How to recognize a 1700s house

New Hampshire is a unique state in a lot of ways – particularly when it comes to the rich and dynamic history of each city and town. An intriguing way to experience this history is to tour homes dating back to the 1700s. For those familiar with these types of homes, characteristics of the exterior and interior of each house provide clues to its age. However, for those with less experience viewing or studying old homes, here is a cheat sheet of features you might find in a home constructed during this time period.

Wood Floors

The flooring in 1700s homes in New England is easy to spot in houses that still have the original flooring. Similarly to some of the flooring preferred today, many historic homes contain wood flooring made of thick planks of pine, oak, or maple; however, unlike homes constructed later, the flooring was typically unremarkable in terms of being stained or treated to improve its appearance.

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Inside 1790 home in Amherst, NH

Georgian Home Styles

A common style of homes built in the 1700s was known as Georgian. The Federal style of home emerged fairly soon after. Though many of these homes appear similar to modern day Colonial style homes, technically they are not Colonials as we know them today. Many of these homes were made of wood. Windows were often asymmetrical and small.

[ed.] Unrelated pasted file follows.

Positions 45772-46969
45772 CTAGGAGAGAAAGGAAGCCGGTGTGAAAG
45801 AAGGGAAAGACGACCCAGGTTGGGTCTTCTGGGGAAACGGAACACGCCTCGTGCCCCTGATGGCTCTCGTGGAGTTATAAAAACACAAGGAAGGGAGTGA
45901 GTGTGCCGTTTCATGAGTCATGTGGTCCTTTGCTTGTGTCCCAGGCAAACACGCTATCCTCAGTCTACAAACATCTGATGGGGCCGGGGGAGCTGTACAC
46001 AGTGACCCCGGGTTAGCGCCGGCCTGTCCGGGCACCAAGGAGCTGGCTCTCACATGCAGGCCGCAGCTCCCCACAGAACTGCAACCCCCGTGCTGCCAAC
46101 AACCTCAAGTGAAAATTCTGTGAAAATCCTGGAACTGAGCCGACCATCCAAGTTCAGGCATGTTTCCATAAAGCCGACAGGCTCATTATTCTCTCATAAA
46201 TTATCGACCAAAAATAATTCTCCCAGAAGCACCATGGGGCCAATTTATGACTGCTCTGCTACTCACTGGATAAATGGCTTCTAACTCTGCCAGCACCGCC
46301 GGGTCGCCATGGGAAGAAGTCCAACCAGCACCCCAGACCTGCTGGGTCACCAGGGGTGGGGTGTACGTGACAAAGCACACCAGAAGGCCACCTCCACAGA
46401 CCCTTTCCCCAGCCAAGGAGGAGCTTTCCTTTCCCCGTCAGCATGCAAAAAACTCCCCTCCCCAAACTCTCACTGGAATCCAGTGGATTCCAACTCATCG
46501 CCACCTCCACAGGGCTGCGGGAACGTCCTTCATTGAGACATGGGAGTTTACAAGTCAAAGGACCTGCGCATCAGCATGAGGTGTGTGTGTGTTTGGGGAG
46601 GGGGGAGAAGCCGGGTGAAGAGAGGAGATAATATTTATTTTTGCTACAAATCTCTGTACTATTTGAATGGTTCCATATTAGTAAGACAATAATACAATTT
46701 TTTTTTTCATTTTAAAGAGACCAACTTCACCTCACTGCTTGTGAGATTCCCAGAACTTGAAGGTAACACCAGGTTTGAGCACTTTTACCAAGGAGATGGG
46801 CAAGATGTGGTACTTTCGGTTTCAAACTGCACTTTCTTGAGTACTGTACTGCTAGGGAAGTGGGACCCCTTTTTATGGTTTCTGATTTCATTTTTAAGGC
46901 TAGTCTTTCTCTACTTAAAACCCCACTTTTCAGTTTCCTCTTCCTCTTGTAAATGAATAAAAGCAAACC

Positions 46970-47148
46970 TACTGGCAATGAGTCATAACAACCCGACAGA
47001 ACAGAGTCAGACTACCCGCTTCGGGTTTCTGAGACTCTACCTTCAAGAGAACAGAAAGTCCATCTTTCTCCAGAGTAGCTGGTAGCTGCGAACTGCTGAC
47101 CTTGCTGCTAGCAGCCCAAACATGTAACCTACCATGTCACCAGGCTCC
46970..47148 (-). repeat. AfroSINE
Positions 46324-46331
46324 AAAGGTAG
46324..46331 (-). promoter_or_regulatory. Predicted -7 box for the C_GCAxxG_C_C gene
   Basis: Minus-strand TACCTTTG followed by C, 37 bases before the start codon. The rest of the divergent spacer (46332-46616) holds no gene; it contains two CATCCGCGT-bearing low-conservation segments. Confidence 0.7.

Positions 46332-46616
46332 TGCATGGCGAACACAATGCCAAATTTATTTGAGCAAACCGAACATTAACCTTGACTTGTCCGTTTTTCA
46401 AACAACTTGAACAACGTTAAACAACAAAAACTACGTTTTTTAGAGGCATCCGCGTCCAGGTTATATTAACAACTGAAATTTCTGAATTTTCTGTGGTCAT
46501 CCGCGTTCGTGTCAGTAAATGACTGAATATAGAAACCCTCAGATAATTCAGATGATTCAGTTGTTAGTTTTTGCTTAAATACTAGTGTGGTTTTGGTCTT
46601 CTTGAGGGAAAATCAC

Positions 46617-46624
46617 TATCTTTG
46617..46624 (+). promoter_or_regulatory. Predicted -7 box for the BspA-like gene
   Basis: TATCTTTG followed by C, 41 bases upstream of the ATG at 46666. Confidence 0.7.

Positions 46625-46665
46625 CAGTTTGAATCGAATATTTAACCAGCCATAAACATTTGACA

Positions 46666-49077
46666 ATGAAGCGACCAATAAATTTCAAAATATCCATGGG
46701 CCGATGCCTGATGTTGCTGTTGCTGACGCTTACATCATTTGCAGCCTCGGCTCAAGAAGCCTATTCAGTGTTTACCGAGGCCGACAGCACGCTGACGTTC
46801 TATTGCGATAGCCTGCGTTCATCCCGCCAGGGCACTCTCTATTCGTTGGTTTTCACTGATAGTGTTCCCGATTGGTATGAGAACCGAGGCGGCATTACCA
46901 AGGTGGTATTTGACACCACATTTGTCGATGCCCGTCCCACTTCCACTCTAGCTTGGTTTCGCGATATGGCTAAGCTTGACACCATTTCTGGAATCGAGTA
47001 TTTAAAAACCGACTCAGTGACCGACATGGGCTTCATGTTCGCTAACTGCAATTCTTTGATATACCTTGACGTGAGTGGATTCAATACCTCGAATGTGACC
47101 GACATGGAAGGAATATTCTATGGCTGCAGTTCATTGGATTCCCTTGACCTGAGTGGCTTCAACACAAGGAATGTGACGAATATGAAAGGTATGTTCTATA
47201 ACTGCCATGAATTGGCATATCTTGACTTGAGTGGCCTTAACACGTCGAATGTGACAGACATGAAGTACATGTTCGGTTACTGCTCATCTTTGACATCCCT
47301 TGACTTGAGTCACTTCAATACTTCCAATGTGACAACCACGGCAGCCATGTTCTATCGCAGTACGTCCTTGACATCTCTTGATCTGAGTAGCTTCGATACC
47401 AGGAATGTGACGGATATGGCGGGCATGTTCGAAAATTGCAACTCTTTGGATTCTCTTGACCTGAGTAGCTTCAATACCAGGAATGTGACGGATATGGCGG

Paneling

Common interior characteristics in 1700s homes included various types of paneling. It is not unusual to find paneling surrounding areas such as the fireplace.

Built-Ins

Shelving built into walls is a feature you may come across when inside a home this old.

Ceiling Beams

In the 1700s many homes were still constructed in a manner that left the large beams in the ceiling exposed. This was a trend that continued after the 1600s, but became somewhat less common into the 1700s as less of a home’s structure was left exposed in a manner people could see.

Setback

Many homes of this era are positioned on a lot where the house is closer to the road than homes constructed in the following century.

Large Barn

Some of these homes have a large barn that may be larger than the house itself.

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Large barn next to home built in 1790

Though not all of the interior and exterior features frequently found in homes built in the 1700s are included here, these may help you determine the time period of an old home you are curious about.